For most parents, teaching their little one practical life skills, such as how to make their beds or how to fold clothes, takes precedence over creative thinking skills. But nurturing creativity in kids is critical too. This is because children, who are used to thinking creatively, are more likely to be able to solve problems easily than those, who simply abide by a set of protocol when looking for solutions to the problem. Creative thinking serves them far beyond their childhood years.
There are endless opportunities to ask interesting questions and foster your child’s creativity through day-to-day activities. Here are 7 simple but brilliant ideas to get you started –
1. Designate a space for creating
Carving out space where your kid can be creative is important. You don’t need a large fancy playroom for that – it could be a small corner in the house with a stack of crates or LEGO boxes, or just a box full of clothes so they can play dress-up. Having a designated space gives the child a sense of power over that space and allows him/her to use that corner to display their creative minds. So the next time you order something that’s delivered in a large cardboard box, keep it out in the open and let your kid decide what he/she wants it to be – a castle, a fort, or a spaceship.
2. Play with them
No matter how busy you might be doing household chores, find some time to play with your little ones, and most importantly, follow their leads. Whether you’re flying to the moon in their make-believe rocket ship or chasing dragons in their imaginary world, allow them to lead or guide the play. This sends out the message that you prioritize and support their creative space. You can also ask your child to show you some fun tricks or teach you more about the game or the specific character that you two are playing. As you follow their steps, they get more engrossed in the game and are likely to come up with a fascinating storyline and new characters, thus making things more interesting and creative.
3. Celebrate brainstorming and ideas
Creativity goes way beyond artistic expressions. Being creative means coming up with new ideas or putting things in a way that nobody would think of in plain sight. Encourage kids to jot down ideas on a paper or doodle their thoughts through brainstorming sessions to solve problems. If your child needs a bit of help solving problems, don’t give in immediately by answering their queries. Instead, ask for their opinion first – what they think should be done, or what would they do in so-and-so situation. This will make them feel important and help them believe that it is alright to share ideas, no matter how out of the box it may seem!
4. Stock up on art supplies
Children love to explore new ways of using things, so make sure you are well-stocked with a boxful of items, like craft sticks to cotton balls, beads, and rhinestones along with a variety of coloured pencils, crayons and markers. Before you recycle or discard small items, ask yourself if they have a place in the art supply box, where kids can easily get to it and display their artistic skills and creativity. You could assign them weekly projects and see how they progress with every attempt. Whether it’s crafting, painting, or writing, stay engaged and applaud as they show you their work. Ask questions about the artistic process and thoughts behind their choices. Ask them to narrate the story behind the art.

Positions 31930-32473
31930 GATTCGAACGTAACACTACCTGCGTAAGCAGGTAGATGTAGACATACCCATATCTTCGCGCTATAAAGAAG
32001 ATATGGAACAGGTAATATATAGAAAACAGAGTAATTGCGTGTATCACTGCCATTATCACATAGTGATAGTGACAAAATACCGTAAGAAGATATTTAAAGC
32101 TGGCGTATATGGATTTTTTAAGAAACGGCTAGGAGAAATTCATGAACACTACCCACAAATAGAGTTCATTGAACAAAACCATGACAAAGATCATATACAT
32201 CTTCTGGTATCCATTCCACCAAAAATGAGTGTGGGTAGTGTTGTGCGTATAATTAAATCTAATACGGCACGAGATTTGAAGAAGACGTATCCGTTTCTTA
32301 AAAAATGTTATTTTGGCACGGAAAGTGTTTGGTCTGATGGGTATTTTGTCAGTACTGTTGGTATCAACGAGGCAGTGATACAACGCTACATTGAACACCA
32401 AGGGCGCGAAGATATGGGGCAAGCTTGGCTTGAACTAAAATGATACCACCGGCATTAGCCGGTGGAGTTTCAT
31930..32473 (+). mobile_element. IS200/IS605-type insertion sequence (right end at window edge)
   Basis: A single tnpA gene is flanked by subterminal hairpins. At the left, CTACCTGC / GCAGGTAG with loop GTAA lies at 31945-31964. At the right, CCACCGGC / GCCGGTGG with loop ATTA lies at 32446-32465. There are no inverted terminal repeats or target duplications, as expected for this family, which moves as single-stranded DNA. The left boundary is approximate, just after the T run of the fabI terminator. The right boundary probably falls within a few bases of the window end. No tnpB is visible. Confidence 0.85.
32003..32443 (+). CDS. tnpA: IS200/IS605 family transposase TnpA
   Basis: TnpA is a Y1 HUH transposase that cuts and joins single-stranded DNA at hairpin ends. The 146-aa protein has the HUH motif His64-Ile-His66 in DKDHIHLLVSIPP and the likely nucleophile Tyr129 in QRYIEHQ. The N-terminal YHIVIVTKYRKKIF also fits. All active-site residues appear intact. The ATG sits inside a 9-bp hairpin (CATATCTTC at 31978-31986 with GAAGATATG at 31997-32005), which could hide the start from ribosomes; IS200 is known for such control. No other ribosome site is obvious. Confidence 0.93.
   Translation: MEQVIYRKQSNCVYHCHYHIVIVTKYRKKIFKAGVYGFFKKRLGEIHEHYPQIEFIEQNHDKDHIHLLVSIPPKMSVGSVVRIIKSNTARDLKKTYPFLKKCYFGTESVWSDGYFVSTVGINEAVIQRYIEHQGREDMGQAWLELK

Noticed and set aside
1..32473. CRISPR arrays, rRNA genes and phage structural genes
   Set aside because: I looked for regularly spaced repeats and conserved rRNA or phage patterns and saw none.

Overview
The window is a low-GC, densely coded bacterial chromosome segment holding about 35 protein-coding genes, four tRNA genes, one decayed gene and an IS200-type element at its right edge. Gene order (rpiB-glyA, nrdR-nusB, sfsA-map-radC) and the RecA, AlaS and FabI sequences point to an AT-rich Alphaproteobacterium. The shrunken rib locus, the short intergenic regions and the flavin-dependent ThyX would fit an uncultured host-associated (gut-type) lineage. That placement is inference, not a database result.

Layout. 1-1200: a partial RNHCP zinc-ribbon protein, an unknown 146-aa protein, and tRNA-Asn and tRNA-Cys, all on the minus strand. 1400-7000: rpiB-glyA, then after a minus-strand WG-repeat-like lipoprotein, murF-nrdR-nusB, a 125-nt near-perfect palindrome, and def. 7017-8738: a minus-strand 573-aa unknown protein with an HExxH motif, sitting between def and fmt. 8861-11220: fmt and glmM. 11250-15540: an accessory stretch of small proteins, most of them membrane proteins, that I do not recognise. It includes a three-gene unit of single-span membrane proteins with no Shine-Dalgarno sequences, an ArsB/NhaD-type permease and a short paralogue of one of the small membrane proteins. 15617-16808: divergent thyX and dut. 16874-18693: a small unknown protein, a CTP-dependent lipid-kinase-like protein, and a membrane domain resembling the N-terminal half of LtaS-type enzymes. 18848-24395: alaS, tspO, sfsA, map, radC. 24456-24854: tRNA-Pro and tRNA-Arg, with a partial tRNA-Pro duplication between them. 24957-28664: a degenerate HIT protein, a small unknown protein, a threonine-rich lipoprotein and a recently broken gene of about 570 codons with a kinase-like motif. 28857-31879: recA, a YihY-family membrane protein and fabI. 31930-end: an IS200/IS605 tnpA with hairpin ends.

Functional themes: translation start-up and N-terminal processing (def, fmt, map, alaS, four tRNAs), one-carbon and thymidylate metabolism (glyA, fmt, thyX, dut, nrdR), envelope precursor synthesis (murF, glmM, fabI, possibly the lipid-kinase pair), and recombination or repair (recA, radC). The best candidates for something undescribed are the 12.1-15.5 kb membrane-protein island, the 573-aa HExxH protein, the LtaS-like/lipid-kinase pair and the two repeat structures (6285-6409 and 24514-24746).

5. Show them your creative side
Children often learn more from what you do than what you say. So when they see you exploring your creativity, they will incorporate that example within themselves. Be their role model. Pursue a hobby or try your hand at creativity to inspire your little one. Sit with them to write poems, or paint the wall to create your very own abstract design. This will give you an opportunity to bond with them and make them feel a lot safer as they would know who to look up to and confide in.
6. Expose them to open-ended toys
You should be careful when picking toys for the kids. They often serve as great tools for improving motor and social skills. Open-ended toys, particularly, can be used in multiple creative ways depending on the child’s ingenuity and imagination. Magnetic tile sets, building blocks, puzzles, kitchen set – anything that can be used in various ways for multiple purposes will foster creativity and imaginative play.
7. Offer encouraging feedback, not criticism
While it’s important to learn to accept criticism, kids may not particularly feel appreciated or encouraged when that comes from parents – especially about something they have put their heart and soul to create. Your role here should be that of a cheerleader and not a judge. The child’s creation may not always be stellar but if they’ve put so much thought and effort into it, and are proud of their creation, they sure deserve a little pat on the back. Compliment their work, appreciate their hard work – a few encouraging words like ‘Oh look what you’ve made, it’s so beautiful!’ or ‘Good job! You must’ve worked really hard on it’ are all it takes. Always find something positive to say. Encouragement teaches one better than criticism does.
Fostering a creative environment at home is a great way to instil a positive mindset and skills in children that will lead their path to a promising future. Besides, it can also make your home a fun place, especially when they are stuck at home due to the ongoing Coronavirus lockdown. No matter the age, we all could draw inspiration from the little things and joys of life while broadening our kinds and nurturing our imagination each day.